ALBUQUERQUE — Mark Ronchetti’s dreams of reclaiming the Governor’s Office for the Republican Party were dashed Tuesday, and he didn’t make supporters wait deep into the night to know the hard truth.
A little past 9:30 p.m., Ronchetti took the stage at the Hotel Albuquerque to tell supporters his campaign “likely to come to an end tonight without winning.”
The former television weatherman, who jumped into the race nearly a year ago, said just because you walk down God’s path does not mean you will win. But, he added, you are “assured to be better for what you’ve done for him.”
Joined by his wife, Krysty, and one of his daughters, Ronchetti struck a composed, even classy tone as he urged those in the room to keep fighting to make their voices heard.
“Do not give up on the promise of what New Mexico can become,” he said.
Nor did he cast blame on others or suggest any hint of election fraud.
“Don’t blame anybody,” he said. “We are thankful for the ride.”
He urged members of both major political parties to “take the red jerseys off, take the blue jerseys off,” adding the issues facing the state — including high crime rates — are neither Democratic nor Republican issues.
“It’s about getting your voices heard,” he said before departing the stage in the ballroom where he spoke.
By late Tuesday, Lujan Grisham had netted about 51 percent of the vote to Ronchetti’s 46 percent with more than 630,000 votes tallied. Libertarian Karen Bedonie had 1 percent of the vote.
Though many in the crowd were clearly disappointed with the results, they applauded Ronchetti and bid him goodnight with cries of, “We love you, Mark!”
The mood among the crowd was enthusiastic and upbeat as the gathering began around 6 p.m. Several people said they believed Ronchetti would win, while others said they “hoped” he would win.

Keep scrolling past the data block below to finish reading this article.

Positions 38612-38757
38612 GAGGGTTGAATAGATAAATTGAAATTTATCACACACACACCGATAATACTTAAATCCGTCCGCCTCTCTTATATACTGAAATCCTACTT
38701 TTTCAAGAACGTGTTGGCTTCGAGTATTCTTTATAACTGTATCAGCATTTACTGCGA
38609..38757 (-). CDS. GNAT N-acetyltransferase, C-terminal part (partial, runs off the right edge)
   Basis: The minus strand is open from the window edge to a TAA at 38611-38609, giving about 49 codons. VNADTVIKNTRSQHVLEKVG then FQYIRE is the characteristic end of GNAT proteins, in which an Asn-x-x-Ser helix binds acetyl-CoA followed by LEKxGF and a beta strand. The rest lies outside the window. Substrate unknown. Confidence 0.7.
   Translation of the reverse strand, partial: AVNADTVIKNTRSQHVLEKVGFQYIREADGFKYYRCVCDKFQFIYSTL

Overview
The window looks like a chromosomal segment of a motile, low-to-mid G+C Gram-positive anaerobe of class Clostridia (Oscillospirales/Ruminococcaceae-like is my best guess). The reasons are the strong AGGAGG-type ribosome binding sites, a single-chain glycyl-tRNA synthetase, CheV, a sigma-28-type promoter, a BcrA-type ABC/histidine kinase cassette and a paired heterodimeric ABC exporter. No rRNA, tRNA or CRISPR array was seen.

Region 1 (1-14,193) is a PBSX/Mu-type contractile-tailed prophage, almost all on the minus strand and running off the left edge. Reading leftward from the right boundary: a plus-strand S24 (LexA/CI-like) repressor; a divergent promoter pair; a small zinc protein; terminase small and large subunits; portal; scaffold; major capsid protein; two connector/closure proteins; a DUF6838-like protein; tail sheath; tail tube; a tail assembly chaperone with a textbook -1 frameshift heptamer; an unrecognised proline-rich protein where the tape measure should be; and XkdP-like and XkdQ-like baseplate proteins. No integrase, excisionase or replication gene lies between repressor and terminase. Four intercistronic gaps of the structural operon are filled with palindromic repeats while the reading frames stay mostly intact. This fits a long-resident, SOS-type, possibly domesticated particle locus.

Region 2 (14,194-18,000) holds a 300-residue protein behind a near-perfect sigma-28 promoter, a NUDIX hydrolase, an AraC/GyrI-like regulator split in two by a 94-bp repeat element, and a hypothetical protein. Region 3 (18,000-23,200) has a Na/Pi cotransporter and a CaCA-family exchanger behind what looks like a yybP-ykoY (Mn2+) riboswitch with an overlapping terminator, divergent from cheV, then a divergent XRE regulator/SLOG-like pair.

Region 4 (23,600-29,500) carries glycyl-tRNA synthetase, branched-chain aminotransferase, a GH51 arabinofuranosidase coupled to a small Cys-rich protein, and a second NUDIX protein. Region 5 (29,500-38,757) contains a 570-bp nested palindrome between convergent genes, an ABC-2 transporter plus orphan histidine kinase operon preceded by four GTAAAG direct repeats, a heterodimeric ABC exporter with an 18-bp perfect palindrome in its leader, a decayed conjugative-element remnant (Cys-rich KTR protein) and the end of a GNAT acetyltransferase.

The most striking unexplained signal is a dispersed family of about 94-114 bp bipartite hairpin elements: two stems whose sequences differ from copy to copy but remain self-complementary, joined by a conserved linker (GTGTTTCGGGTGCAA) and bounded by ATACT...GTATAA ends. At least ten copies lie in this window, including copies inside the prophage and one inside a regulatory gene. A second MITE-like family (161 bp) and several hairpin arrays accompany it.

Nancy Campanozzi, who has lived in Albuquerque since the 1980s, was one of the hopeful. “I’ve got my fingers crossed,” she said.
She said upon meeting Ronchetti at a neighbor’s house during his campaign she asked him what his No. 1 priority would be if elected. She said he told her he would first “address the crime issue in the city and the county. It’s getting out of control, and it’s scary.”
The crowd’s spirits were lifted around 7:35 p.m. when Krysty Ronchetti took the stage to say her husband would appear once the final results were in. She thanked volunteers for the campaign and stressed her family’s faith in God, saying she and Mark spent a lot of time “in prayer” before he made a decision to run.
“Now we have given it our all,” she said. “I know we’re going to win tonight — and ultimately it will be because God made that happen.”
As the crowd waited for Ronchetti to take the stage in the ballroom, they watched election results from other states come in on a large television screen in the room tuned to Fox News. Every time a Republican win was announced, the crowd cheered and applauded.
But as the evening wore on and results from the Secretary of State’s Office showed Lujan Grisham holding a comfortable lead, the crowd thinned as a string of rock, pop and Western songs played to keep the energy going.
This was the second major political race Ronchetti, 49, has lost in recent years. In 2020, he lost a U.S. Senate race against Ben Ray Luján by 6 percentage points, putting him on the map as a viable political contender despite his lack of experience.